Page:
On June 1, the New York Senate put the state in position to be first in the nation to enact a Domestic Workers' Rights law (S2311) by a vote of 33-28. The New York Assembly led the way in June 2009 when it passed its own version of the bill (A1470). This groundbreaking legislation will extend core labor rights, from fair labor standards to paid sick days, to creating a framework for collective bargaining, to domestic workers. This will include those employed to work in a private home to perform housekeeping and/or to care for children, the infirm, or the elderly.
Progressive States Network will be working with state leaders around the
country to promote policies to improve enforcement of minimum wage, overtime and
related wage laws in the states. This Dispatch will highlight the
chronic wage violations in the workplace, model wage law enforcement language
for states to promote, messaging to support those campaigns, and specific ways
such an approach has the added benefit of undercutting anti-immigrant attacks in
Delaware’s legislature passed the Workplace Fraud Act (HB 230),
an employee misclassification bill that increases penalties for
construction employers who knowingly misclassify employees as
contractors in order to evade state and federal taxes and wage and hour
laws, saving as much as 30% on the margins.
Earlier this month, the Maryland legislature joined a number of
states in cracking down on worker misclassification by enacting the
Maryland Workplace Fraud Act (S 909 / H 819 ) which has the support of Gov. O'Malley
who is expected to sign the bill shortly. The main focus of the bill
was stopping the misclassification of workers as "independent
contractors" used by employers to deny them a minimum wage, overtime
and key workplace benefits.
are also increasingly targeting the employer tactic of misclassifying
employees as "independent contractors," which excludes
workers from minimum wage, prevailing wage, overtime, health and safety,
and right to organize protections. Because
of these problems, cracking down on misclassification of independent
contractors is becoming a priority for many states:
In 2007, Minnesota and Colorado both enacted new
laws cracking down on misclassification of employees as "independent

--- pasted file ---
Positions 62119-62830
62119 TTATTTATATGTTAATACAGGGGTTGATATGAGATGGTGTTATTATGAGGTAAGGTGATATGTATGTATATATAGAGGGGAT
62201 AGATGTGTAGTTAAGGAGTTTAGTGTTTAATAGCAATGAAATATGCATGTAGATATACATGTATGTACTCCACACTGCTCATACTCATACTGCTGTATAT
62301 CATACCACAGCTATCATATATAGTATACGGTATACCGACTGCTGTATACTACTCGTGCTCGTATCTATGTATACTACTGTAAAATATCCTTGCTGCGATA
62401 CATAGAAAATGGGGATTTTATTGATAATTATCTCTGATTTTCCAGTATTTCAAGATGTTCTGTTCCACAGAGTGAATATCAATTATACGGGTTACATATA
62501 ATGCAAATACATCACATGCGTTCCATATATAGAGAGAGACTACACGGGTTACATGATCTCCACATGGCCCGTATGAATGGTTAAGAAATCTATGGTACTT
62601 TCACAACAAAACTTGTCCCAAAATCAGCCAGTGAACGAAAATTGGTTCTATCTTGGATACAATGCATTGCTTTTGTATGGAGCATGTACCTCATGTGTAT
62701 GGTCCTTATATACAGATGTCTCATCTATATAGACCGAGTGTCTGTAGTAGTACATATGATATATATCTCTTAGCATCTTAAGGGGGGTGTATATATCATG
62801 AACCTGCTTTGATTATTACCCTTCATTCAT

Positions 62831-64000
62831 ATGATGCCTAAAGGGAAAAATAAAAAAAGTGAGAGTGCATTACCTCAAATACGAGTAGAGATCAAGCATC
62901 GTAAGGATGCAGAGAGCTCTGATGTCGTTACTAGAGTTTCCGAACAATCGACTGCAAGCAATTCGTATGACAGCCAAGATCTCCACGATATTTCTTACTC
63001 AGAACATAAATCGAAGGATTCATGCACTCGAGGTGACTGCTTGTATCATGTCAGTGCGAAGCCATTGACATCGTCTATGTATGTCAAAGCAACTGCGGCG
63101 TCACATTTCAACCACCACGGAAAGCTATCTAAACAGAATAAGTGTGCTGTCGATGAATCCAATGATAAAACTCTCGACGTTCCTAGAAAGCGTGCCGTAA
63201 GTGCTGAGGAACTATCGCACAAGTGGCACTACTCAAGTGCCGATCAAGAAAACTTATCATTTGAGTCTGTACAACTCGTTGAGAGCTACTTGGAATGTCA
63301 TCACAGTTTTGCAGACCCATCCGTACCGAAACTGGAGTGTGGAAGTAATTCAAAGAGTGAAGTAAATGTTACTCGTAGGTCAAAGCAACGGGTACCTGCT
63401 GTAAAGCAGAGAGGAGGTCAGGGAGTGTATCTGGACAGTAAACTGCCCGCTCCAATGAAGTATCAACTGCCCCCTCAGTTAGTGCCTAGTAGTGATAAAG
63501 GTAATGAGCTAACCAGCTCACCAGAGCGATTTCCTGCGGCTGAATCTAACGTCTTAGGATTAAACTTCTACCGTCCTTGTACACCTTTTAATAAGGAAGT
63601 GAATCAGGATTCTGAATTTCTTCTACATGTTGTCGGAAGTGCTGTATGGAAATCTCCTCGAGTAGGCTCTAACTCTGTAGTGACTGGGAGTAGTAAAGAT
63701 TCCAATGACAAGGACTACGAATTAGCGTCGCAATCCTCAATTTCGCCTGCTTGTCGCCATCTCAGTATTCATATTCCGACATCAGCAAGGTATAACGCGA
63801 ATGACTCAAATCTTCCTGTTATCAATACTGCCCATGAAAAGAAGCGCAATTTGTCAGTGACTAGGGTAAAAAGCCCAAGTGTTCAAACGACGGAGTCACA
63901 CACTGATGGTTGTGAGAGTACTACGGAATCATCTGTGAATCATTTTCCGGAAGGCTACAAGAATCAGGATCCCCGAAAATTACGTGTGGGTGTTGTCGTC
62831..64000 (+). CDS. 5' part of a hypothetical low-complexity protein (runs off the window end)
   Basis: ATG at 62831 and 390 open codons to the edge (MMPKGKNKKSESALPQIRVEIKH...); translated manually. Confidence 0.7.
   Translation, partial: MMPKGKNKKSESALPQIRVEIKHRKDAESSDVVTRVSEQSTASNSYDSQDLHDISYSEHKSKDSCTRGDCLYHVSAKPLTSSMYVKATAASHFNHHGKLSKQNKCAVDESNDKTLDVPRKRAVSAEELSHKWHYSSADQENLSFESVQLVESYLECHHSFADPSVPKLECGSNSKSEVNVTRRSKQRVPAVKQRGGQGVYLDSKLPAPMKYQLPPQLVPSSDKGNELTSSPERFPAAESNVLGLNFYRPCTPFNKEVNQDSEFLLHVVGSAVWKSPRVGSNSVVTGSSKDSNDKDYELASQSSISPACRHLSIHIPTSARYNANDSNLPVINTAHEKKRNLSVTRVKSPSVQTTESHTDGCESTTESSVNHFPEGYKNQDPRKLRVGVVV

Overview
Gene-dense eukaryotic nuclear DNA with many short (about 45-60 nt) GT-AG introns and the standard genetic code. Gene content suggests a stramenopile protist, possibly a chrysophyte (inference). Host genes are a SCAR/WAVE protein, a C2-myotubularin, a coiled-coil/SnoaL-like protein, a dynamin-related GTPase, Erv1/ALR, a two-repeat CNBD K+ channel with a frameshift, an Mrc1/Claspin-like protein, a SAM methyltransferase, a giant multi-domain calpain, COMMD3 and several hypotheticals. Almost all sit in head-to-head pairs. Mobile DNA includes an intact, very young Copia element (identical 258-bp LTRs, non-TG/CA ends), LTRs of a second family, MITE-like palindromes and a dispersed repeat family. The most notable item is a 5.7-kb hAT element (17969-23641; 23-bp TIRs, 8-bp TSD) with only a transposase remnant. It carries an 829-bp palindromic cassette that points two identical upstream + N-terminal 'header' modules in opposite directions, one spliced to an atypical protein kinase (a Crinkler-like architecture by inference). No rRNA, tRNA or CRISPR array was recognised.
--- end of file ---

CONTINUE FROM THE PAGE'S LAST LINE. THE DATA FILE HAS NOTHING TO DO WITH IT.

contractors" to evade state wage laws.
legislatures in California, Connecticut, Illinois, Indiana,
Kentucky, Louisiana, Maryland, Minnesota, New
Hampshire, New York, Pennsylvania, Rhode Island,
Vermont,and Wisconsin all introduced new laws to
crack down on employers misclassifying employees as independent contractors
to evade wage laws.
2008, Utah, SB 159 makes it fraud to
misclassify an employee to avoid the obligation to obtain workers'
compensation insurance coverage, and SB 189 establishes a
council to study how to reduce costs resulting from the misclassification
The New York
Attorney General's office has aggressively pursued wage claims against joint employers, including against
large supermarket and drugstore chains for unpaid wages due to delivery
workers misclassified as independent contractors.
law, Pub. Act. No. 07-89, provides that
employers who misrepresent the number or type of their employees for
purposes of the workers' compensation system, can be issued a stop work order
and ordered to pay a fine of up to $1,000. In 2008, ConnecticutHB 5113 and SB
established a commission to review the problem of employer
misclassification for purposes of avoiding obligations under state and
federal labor, employment, and tax laws.
Instead of allowing the right-wing to scapegoat undocumented immigrant
workers, Progressive States Network will be working with progressive
leaders across the country to introduce wage enforcement laws that
emphasize that native and immigrant workers both suffer under illegal
working conditions. See State Immigration Project: Policy Options for 2009 for the full range of immigration policies Progressive States Network is supporting in upcoming legislative sessions.
The Iowa Senate on Tuesday approved SF 2416,
a bill to sharply increase fines on employers violating Iowa state wage
laws, crack down on the practice of misclassifying employees as
"independent contractors" to evade those laws, and protect workers
reporting violations from retaliation.